Tornadoes Rake Okla., Kansas as Storm Threat Continues
A tornado outbreak on Sunday left at least two people dead in Oklahoma and nearly two dozen injured after the busiest day in what had been an unusually tame 2013 tornado season.
The Shawnee, Okla., tornado that caused major damage southeast of Oklahoma City on May 19.
Credit: TornadoTitans.com/Brett Wright via Facebook.
Severe thunderstorms struck from Oklahoma all the way to Minnesota as a strong cold front edged eastward, plowing into warm and humid air. Strong upper-level winds provided support for supercell thunderstorms, which are thunderstorms that have persistent rotation associated with them, and can cause tornadoes and damaging large hail.
Video footage of the Shawnee, Okla., tornado from Brandon Sullivan/Wicked Wind Media
Several cities narrowly missed direct hits, including Oklahoma City and Wichita, Kan. In Wichita, a tornado touched down near the Mid-Continent Airport, and a “tornado emergency” was declared for the city. On the livefeed of KSN-TV’s storm coverage, the sound of large hail striking the studio’s rooftop was audible, and the TV meteorologists hastily retreated to the station’s storm shelter, leaving an eerily silent radar image on the screen.
A total of 24 tornado reports were received by the Storm Prediction Center in Norman, Okla. The Weather Channel broadcast at least two large tornadoes live as they formed and strengthened, including one of the most damaging twisters, which struck near Shawnee, Okla. The National Weather Service gave the Shawnee tornado a preliminary rating of EF-4 on the Enhanced Fujita Scale, with winds of up to 200 mph.
Footage from KSN-TV in Wichita as the news team moved to their storm shelter.
According to news reports, the worst of the damage in Oklahoma was centered on the Steelman Estates Mobile Home Park, which is located about 35 miles southeast of Oklahoma City.
CBS News provided this report from a mobile home park resident:
"It took a dead hit," resident James Hoke said. Emerging from a storm cellar where he sought refuge with his wife and two children, Hoke found that their mobile home had vanished. "Everything is gone."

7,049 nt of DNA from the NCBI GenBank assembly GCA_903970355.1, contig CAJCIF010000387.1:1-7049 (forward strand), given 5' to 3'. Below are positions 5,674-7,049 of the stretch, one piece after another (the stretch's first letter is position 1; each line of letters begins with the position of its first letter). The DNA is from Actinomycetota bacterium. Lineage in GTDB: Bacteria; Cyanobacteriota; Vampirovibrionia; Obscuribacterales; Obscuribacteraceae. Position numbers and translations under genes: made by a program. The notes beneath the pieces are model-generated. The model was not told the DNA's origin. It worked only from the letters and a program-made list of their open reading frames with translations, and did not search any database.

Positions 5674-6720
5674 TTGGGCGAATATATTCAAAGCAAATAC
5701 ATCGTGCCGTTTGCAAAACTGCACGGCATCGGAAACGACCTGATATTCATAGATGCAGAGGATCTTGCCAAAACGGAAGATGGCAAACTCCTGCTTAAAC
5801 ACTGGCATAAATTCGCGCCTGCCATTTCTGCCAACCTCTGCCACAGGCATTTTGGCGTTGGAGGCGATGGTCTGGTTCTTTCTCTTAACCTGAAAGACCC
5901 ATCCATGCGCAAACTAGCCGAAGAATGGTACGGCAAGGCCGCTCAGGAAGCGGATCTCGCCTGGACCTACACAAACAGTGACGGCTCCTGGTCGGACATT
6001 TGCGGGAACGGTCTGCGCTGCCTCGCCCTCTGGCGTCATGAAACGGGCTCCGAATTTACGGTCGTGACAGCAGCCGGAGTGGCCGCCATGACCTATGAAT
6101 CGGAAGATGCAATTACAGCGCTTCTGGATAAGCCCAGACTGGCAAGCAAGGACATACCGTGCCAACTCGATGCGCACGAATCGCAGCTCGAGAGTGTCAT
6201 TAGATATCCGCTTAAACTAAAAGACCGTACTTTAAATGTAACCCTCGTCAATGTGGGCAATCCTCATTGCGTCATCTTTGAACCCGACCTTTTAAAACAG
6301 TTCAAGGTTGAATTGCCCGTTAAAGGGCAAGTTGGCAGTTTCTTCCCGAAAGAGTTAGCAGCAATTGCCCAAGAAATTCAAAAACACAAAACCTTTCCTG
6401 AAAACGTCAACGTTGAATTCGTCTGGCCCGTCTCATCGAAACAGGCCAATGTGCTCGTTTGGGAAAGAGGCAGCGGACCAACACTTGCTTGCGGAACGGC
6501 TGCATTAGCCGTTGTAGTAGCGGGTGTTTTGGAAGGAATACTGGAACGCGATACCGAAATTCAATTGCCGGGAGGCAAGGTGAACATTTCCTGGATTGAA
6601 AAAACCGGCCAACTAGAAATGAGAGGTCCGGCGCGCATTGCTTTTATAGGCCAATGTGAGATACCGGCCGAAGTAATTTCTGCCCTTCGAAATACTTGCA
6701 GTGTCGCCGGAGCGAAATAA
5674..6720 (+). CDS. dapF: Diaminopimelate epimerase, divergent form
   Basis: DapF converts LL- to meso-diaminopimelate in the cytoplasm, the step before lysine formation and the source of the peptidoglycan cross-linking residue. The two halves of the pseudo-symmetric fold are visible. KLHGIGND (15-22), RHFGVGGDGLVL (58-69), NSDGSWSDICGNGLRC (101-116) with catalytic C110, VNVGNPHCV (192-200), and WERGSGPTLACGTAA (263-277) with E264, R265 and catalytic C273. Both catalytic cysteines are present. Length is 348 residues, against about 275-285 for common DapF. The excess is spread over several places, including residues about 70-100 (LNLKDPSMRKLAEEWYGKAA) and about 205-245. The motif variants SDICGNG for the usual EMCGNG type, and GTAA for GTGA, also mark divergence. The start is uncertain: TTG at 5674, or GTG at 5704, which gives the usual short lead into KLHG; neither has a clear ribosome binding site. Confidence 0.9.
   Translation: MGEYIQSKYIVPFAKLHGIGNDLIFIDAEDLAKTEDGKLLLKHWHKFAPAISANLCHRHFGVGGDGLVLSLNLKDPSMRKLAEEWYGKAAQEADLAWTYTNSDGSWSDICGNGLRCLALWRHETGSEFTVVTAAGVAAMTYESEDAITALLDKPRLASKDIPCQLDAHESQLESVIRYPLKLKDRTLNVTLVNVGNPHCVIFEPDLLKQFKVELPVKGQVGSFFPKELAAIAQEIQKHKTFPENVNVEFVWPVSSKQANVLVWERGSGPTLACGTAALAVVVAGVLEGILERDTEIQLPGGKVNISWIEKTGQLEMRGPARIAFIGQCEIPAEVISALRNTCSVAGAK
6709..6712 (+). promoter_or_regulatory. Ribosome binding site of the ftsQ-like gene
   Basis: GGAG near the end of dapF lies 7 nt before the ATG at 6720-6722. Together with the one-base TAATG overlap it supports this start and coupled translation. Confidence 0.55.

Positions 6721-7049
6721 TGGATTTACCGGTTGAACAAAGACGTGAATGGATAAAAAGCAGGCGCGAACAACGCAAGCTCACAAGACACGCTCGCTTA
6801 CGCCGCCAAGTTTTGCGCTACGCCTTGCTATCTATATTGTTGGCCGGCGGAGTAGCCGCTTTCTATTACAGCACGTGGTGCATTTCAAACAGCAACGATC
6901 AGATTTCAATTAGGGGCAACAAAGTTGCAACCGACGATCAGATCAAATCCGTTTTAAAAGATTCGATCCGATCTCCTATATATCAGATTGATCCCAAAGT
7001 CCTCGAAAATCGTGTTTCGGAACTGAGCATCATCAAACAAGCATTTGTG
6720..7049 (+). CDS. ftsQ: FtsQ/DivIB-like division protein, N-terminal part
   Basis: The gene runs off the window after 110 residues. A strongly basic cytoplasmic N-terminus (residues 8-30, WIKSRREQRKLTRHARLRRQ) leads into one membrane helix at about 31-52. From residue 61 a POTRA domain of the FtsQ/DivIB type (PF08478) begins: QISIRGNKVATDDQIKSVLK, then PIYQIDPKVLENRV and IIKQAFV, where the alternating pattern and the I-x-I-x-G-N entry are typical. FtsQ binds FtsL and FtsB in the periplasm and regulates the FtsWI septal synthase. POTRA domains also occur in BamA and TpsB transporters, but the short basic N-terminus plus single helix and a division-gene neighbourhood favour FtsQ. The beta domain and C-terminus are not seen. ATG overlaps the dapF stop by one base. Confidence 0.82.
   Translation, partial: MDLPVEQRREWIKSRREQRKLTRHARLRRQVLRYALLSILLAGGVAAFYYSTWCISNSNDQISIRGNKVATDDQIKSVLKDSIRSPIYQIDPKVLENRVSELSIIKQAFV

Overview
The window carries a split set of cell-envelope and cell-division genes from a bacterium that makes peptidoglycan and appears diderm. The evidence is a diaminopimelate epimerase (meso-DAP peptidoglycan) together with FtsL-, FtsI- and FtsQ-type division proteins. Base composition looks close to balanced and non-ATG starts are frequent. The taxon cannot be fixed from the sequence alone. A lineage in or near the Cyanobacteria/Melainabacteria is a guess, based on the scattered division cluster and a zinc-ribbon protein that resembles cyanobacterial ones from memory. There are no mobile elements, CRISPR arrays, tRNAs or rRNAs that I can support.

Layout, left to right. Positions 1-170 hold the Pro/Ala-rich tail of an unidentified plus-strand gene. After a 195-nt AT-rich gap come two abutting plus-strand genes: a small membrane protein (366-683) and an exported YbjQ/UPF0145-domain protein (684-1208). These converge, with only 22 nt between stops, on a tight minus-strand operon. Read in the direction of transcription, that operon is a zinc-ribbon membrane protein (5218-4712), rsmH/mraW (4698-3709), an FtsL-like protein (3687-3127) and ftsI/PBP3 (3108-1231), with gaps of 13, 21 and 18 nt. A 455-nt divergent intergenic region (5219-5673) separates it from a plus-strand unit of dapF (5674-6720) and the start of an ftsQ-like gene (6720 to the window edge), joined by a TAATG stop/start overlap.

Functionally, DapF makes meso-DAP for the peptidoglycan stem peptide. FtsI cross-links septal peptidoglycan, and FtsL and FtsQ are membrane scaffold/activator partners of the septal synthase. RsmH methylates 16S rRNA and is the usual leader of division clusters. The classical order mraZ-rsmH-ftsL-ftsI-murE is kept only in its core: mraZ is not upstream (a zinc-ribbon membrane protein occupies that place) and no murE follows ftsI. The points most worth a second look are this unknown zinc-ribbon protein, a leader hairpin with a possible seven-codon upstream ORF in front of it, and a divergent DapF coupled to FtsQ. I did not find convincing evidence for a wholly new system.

Hoke said he started trying to help neighbors and found his wife's father covered in rubble.
"My father-in-law was buried under the house. We had to pull sheetrock off of him," Hoke said.
More severe thunderstorms were expected Monday, with Oklahoma City, Tulsa, and Springfield, Mo., at the highest risk for severe storms, according to the Storm Prediction Center. The threat for severe weather also extends south to Dallas, and northward into the Midwest, including Chicago, Indianapolis, and Detroit.
The tornado outbreak over the weekend follows a deadly outbreak in Texas on May 15, when six people were killed by more than a dozen tornadoes.
So far, there’s simply not enough information to say anything definitive about the future of tornadoes under climate change. Studies of how the environment that gives rise to severe thunderstorms and tornadoes may change as global warming continues shows that the number of thunderstorm days may increase in parts of the U.S. — owing to an upward trend in heat and humidity — but wind shear may decrease, which could curtail tornado numbers.
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